What is the best way to teach a baby to talk? Nobody really knows, but most scientists agree that it probably doesn’t matter. Unless they are completely isolated from human speech, children learn to speak pretty well. However scientists from different traditions differ widely in their explanations for why this is so.
One view, widely held by linguists and expounded with great clarity by Steven Pinker of Massachusetts Institute of Technology in an extremely readable book*, is that the apparatus for language is embedded in the human brain and develops spontaneously. All that is necessary for the baby to learn to speak is to fine-tune the language machine inside his or her head to idiosyncrasies of the local dialect, and to learn the vocabulary. The normal development of the brain and body does the rest.
Evidence supporting this view comes from linguistics, neuroscience, genetics and psychology. However, it does not rule out a completely contrary view, held by cognitive psychologists. This is that a child works out how to speak by understanding events that surround it and imitating the language that describes them.
One of the strongest arguments advanced by the linguists is that, in every language, the rules for generating meaningful sentences correspond to minor variations of a universal grammar. The grammar has nothing to do with questions like whether we split infinitives or end sentences with prepositions. It simply specifies how words can be combined to produce phrases and how phrases are combined to produce sentences.
There are no universal rules about how to make words. Except for onomatopoeic words like “bow wow” there is no way of deducing the meaning of a word from its sound. The same word can have several unrelated meanings and new words can be (and are) invented whenever we need one. However, if I invent a new word it means nothing to you. On the other hand, we are both able to generate completely new sentences and to understand them instantly, because we follow similar rules for their construction and interpretation.
The number of sentences in any language is limitless. Any of us could generate many times more sentences that we would have time to speak during the course of our life. Whenever we learn a new word we can immediately deploy it correctly in new sentences. Linguists argue that we could not generate novel sentences simply by repeating what we hear, just as we cannot converse in a foreign language merely by using a phrase book. We need a machine inside our head that knows the rules for generating – and decoding – completely new combinations of words.
If language depends on such a machine, it should be possible to track it down in the brain. It is. A stroke or any other injury that damages a small area, usually on the left-hand side of the brain, leaves the sufferer unable to speak or to write. Fortunately the organisation of the brain is flexible enough that, if the damage happens early in life the corresponding area on the other side of the brain takes over and the ability is preserved. This flexibility could indicate that the language machine is not unique, or simply that the genetic rules for building it can be applied to different parts of the brain.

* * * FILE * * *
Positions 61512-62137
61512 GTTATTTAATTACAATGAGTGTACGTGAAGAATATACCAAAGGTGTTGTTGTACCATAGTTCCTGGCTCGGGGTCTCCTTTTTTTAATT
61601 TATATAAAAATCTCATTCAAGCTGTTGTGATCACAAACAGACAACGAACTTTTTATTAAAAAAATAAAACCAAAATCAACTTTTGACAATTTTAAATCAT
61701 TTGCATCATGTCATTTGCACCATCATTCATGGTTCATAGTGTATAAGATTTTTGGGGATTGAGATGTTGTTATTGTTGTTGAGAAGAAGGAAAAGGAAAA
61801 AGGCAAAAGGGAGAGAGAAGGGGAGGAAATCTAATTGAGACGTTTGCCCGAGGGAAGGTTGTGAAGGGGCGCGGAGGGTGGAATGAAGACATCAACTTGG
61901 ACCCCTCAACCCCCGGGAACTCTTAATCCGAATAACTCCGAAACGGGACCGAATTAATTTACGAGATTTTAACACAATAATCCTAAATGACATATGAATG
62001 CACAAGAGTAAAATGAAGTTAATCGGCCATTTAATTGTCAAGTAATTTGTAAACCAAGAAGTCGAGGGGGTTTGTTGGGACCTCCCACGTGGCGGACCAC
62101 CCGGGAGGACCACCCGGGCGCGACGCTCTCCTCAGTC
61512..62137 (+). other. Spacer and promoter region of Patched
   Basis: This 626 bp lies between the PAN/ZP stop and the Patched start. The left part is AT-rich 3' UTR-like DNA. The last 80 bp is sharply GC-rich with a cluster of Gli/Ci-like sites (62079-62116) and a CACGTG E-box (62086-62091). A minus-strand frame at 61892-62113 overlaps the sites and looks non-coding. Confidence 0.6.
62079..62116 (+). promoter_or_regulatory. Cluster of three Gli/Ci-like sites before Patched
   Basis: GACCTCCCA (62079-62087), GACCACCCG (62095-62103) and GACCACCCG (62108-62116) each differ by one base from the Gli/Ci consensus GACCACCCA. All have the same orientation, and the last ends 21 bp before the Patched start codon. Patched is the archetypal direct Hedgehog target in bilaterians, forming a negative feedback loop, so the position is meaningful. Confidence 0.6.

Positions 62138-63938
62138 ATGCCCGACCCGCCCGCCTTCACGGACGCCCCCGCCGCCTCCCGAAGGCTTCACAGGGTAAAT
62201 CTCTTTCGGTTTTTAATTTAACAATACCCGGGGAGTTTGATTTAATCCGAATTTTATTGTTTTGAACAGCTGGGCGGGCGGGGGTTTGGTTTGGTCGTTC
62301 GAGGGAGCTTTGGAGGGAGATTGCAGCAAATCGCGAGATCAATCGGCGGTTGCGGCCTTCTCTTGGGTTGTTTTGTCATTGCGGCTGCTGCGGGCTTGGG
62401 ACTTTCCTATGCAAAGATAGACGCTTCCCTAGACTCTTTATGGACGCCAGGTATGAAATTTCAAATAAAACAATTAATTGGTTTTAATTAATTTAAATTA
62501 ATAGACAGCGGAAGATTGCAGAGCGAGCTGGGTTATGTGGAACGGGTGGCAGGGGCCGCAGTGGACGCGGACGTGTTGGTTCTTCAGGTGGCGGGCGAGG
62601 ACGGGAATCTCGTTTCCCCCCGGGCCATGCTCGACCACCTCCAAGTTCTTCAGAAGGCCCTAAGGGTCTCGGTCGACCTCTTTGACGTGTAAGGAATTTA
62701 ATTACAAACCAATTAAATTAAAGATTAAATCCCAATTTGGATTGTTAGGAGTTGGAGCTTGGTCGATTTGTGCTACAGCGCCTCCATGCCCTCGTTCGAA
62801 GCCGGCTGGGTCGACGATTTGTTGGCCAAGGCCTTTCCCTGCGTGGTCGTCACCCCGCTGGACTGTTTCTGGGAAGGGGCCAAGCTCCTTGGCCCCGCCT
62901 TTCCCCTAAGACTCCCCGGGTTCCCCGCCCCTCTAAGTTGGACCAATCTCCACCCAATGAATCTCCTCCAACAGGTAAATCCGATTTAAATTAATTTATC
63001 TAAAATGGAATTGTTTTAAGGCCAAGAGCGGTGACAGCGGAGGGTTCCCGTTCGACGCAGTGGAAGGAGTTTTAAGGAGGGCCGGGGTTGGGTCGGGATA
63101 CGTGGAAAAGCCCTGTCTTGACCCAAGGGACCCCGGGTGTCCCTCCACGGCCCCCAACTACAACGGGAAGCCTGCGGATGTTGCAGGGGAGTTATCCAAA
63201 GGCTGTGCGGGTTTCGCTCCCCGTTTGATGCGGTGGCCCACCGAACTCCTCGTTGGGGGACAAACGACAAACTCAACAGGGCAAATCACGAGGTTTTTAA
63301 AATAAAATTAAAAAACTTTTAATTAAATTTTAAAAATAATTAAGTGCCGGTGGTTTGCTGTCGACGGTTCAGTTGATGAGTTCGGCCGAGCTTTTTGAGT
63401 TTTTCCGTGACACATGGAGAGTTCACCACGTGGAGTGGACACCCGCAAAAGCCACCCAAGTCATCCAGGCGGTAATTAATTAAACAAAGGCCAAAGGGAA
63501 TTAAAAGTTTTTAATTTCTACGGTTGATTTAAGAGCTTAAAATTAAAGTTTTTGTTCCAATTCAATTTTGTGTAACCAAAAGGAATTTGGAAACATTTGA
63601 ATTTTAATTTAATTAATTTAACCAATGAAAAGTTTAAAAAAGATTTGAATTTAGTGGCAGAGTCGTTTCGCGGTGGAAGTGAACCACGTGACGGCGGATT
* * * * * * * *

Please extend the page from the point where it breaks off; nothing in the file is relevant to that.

There is evidence that genes affect the ability to learn language. Dorothy Bishop, of the Medical Research Council’s Applied Psychology Unit in Cambridge studies children who are slow to learn language but who have otherwise normal intelligence. Language difficulty runs in families. If one of a pair of identical twins has it there is about a 90% chance that the other will have it too. For non-identical twins the chance is about 45%. Although this is strong evidence for a genetic defect, Bishop thinks that the root of the problem may be in the ability to receive the language input, rather than in the language machine.
Bishop is also sceptical about the importance of the universal grammar . “I think the linguists are all asking the wrong questions. Children don’t learn the universal grammar, they learn something about how likely it is that one word follows another.” The apparently universal nature of the rules of language may simply reflect the limitations imposed by human memory and attention spans, she says.
One way to resolve this question, according to Julian Pine of Nottingham University would be to work out what sort of grammar children use from the way they say things. Is their speech governed by rules that they have learned from their observation of the world, or do they use an immature version of the universal grammar that is a part of their genetic inheritance? The available data can be interpreted either way.
Pine is just starting a project to collect more data. Fourteen children who are just starting to speak will be recorded for two hours every three weeks for a year. When the conversations are transcribed and analysed it may be possible to get an answer, but it won’t come quickly; the detailed analyses required are immensely time consuming. “Those data could keep me busy until I retire” says Pine, who is still in his early thirties. *The Language Instinct, Steven Pinker, Penguin 1994